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New Pollution #7: Eternal Sunshine of the Spotless Swine
It’s a dicey proposition to second-guess the opinions of others. Still I’m tempted to speculate as to why Pig, of which I am not at all fond, is garnering so much praise from my colleagues. No doubt the story of a certified artiste — Nicolas Cage’s culinary genius-turned-mountain man recluse, Rob Feld — turning his back on his cheapened profession to live a more humble life resonates with those of us who find both the craft of the written word and the business of passing judgment so consistently debased. Rob is an ideal avatar for such grievances: Outwardly quiet, inwardly seething, and the owner of a living, breathing metaphor (a truffle-hunting swine of such pure porcine perfection) in which he can invest the vestiges of his love. That is until the animal is stolen one night from Rob’s woodland cabin and he heads to the big city, with arrogant, high-end restaurant supplier Amir (Alex Wolff) as his guide, to find the culprits and get back his immortal boarloved.
Part of the structural appeal of Pig is that the savagery one might expect, particularly from a latter-day Cage vehicle, never comes. The closest we get is at an underground fight club for kitchen workers, where Rob stoically takes punches like a modern-day Buddha. What is he trying to prove? Maybe just that he can bear the pain of being alive, as long as there is something to chase, some symbol of piety amid all the literal and figurative profanity. His journey ultimately proves to be one of divestment; put all your hopes and dreams in an animate being, and you will live to see it lost. Yet this isn’t quite the knotty parable of virile grief and melancholic release that it aims to be.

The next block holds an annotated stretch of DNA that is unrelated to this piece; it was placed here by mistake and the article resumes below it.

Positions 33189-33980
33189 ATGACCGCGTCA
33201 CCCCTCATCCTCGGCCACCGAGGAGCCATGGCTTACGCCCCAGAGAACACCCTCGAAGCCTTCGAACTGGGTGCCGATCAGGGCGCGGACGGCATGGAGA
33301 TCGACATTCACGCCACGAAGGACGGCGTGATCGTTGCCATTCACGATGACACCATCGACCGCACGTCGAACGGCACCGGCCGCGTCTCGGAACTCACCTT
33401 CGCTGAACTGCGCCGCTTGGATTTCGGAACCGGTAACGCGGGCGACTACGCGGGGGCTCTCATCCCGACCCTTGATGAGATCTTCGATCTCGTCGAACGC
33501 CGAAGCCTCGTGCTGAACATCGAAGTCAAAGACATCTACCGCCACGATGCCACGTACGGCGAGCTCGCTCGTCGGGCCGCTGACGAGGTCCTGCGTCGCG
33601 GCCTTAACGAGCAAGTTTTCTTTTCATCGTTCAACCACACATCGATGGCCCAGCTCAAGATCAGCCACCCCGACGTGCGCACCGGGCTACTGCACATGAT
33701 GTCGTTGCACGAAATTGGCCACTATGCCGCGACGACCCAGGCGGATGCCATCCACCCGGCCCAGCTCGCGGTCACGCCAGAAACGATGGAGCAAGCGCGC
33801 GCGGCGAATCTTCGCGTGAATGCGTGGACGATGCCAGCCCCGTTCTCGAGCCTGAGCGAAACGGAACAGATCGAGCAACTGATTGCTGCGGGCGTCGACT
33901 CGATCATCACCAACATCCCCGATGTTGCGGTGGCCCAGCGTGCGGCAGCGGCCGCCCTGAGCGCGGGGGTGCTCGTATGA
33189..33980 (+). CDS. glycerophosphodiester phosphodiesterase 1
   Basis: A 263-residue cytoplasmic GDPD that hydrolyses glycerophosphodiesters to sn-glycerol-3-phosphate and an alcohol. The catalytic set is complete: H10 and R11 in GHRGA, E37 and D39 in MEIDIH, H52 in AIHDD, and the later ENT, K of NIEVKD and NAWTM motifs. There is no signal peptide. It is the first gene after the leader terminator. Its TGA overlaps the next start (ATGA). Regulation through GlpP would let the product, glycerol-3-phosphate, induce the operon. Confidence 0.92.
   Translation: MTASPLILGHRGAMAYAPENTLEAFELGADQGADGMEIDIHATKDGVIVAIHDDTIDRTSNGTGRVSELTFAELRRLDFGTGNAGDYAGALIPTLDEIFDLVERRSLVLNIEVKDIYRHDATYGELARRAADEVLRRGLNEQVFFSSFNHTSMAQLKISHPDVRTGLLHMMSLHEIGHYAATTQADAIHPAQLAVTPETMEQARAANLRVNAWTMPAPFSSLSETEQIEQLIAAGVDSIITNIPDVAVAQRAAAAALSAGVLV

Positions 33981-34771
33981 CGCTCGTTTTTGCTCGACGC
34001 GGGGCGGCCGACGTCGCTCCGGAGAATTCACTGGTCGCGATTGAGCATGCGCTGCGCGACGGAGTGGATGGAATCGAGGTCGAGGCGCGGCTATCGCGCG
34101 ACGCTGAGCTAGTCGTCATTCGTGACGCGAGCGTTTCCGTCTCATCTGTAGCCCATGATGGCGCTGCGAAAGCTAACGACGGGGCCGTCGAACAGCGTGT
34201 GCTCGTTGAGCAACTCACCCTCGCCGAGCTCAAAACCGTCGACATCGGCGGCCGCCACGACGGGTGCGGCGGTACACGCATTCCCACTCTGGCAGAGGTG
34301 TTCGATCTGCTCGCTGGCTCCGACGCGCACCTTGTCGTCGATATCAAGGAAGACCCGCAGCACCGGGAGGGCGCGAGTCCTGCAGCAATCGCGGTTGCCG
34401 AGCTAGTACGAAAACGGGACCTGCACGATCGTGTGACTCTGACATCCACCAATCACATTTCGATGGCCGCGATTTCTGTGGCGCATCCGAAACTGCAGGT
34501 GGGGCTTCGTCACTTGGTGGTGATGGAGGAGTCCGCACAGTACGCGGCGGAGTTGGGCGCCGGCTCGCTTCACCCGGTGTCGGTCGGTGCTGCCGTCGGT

The promotional materials promised John Wick with a pig (not a selling point for me, given my loathing of that thuggish, monotonously violent action series), though the vengeance Rob takes is almost exclusively of the make-you-cry-by-poking-holes-in-your-shallow-capitalist-ethos variety. (A pretentious chef played by David Knell and a wealthy community leader played by Adam Arkin — the latter of whom has an Anton Ego-esque breakdown over a meal to die for — bear the brunt of Rob’s Zen reproachfulness.) Much of Pig takes place in and around the Portland, Oregon foodie scene, a milieu for which director/cowriter Michael Sarnoski clearly has a feel. However, cinematographer Patrick Scola shoots the movie in the way of so many modern indies, with a sickly color palette and dim lighting that prosaically emphasizes the natural environs over people’s faces. (A good friend of mine termed this aesthetic “Vimeo-link Cinema.”) Keeping Cage and those expressive eyes of his in constant shadow negates much of the story’s emotional undercurrents. Yet he’s a gifted enough physical performer that individual gestures — as when Rob trades a small container of food-cart grub as if it was high-value currency — resonate with a subtle, sublime fervor.
I still think the mournful tenor of the project is bullshit, appealing mostly to a regressive, reactionary, dewy-eyed defeatism that’s too much in vogue these days. The truth of working in an art-form whose moment (if it ever genuinely had one) has passed is much more complex. The life chooses you and you choose the life. You stand up some days, you fall on others. You’re in and out of the spotlight. You endure until you don’t — and hopefully your last moment comes only as a result of those inevitable forces over which we truly have no control. Pig sees one half of the equation, but not the other, and it makes its protagonist the straw-man embodiment of a smug moral code where not seeing the forest for the trees (indeed, sequestering yourself among them because, in the words of Morbo, “DOOOOOOOOOOOOOOOOOM!”) is a laudable ambition and endgame.